The Secretary of State referred to an exit strategy and he restated the objective. He said that the job is to assist the Iraqi Government and their security forces to build their capabilities so that they can take on responsibility for the security of their own country. I think that everyone shares and understands that objective. He said that achieving that objective is the strategy. With respect, a strategy needs to be rather more detailed and comprehensive than simply the desire to achieve the objective. If we do come back to discuss these matters again when a little more is known about them, will he undertake to bring a more detailed strategy so that Parliament can probe the progress that is being made, so that the British public can have an understanding of the progress that we think that we are making and so that the Iraqis understand it too?

I welcome the Secretary of State to his new post and congratulate him on his appointment. It is regrettable
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that his first duty in the House should be in such tragic circumstances but, when he has had a chance to assimilate more information about the issue, will he return to have a broader debate about the progress that we are making in Iraq?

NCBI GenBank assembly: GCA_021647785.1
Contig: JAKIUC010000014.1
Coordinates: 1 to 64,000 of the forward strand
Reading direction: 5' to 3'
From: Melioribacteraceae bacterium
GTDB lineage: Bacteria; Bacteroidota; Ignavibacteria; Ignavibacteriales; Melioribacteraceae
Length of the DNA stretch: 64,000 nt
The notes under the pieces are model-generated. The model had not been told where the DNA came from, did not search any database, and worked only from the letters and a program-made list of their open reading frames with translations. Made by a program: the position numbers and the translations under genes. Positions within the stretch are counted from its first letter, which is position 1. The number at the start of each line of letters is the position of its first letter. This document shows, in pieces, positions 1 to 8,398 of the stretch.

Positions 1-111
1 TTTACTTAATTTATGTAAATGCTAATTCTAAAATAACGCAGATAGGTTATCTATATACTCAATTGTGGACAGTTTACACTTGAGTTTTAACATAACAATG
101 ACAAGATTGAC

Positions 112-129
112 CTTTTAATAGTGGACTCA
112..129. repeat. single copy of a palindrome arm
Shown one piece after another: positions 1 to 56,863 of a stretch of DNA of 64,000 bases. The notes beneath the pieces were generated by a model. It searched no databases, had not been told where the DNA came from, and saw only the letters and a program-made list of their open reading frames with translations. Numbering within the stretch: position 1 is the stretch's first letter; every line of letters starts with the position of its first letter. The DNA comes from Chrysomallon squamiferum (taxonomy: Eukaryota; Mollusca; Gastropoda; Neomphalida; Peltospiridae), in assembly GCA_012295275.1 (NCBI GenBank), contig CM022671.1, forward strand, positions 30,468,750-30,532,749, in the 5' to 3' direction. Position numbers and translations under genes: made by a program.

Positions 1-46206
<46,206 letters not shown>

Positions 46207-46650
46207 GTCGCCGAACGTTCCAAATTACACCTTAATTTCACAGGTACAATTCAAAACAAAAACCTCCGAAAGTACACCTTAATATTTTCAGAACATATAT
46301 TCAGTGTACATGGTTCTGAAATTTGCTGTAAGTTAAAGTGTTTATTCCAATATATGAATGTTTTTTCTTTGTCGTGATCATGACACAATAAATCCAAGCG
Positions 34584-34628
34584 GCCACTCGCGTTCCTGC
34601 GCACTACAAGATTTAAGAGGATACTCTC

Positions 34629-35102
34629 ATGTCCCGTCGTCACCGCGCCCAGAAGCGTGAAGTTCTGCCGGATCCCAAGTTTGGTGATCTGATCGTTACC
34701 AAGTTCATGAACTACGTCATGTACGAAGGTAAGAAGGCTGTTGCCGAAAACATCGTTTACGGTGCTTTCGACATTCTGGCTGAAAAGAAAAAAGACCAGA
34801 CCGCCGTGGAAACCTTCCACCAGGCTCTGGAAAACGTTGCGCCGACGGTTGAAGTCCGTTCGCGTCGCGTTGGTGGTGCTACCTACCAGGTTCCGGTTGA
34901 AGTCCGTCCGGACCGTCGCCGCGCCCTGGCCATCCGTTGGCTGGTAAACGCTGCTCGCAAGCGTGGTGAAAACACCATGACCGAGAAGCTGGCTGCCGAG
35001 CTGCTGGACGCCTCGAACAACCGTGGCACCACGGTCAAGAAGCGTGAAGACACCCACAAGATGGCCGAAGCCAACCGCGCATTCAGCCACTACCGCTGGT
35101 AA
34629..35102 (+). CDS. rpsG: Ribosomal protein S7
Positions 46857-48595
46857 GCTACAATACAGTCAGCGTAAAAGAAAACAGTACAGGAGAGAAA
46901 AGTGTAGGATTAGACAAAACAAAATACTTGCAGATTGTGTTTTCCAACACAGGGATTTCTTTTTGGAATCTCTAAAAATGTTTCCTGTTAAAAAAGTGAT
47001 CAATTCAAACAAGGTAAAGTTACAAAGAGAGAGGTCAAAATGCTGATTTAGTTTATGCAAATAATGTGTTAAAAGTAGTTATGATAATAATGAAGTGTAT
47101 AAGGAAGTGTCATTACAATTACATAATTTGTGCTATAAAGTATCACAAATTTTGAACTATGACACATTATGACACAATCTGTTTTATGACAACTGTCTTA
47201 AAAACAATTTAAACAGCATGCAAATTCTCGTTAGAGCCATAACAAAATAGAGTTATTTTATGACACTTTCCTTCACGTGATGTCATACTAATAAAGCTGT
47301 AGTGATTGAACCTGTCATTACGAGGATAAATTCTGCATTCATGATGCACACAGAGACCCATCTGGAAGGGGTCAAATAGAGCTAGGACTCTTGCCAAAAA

Mr. Browne: I thank the hon. Gentleman for his welcome, but more importantly I thank him for his expression of condolences to the families who have lost their loved ones and the friends of those who have been killed.

The hon. Gentleman asks specifically whether the results of the investigation into the cause of the incident will become known. A full board of inquiry is in progress. At this stage, an investigation is taking place by a highly qualified team of expert investigators, and the results will inform the board of inquiry. As I understand it, the process is that its results will be made public, to the extent that they can be without undermining the security of our personnel in theatre. He has my assurance that the board of inquiry will proceed in a way that is no different from any other in such circumstances.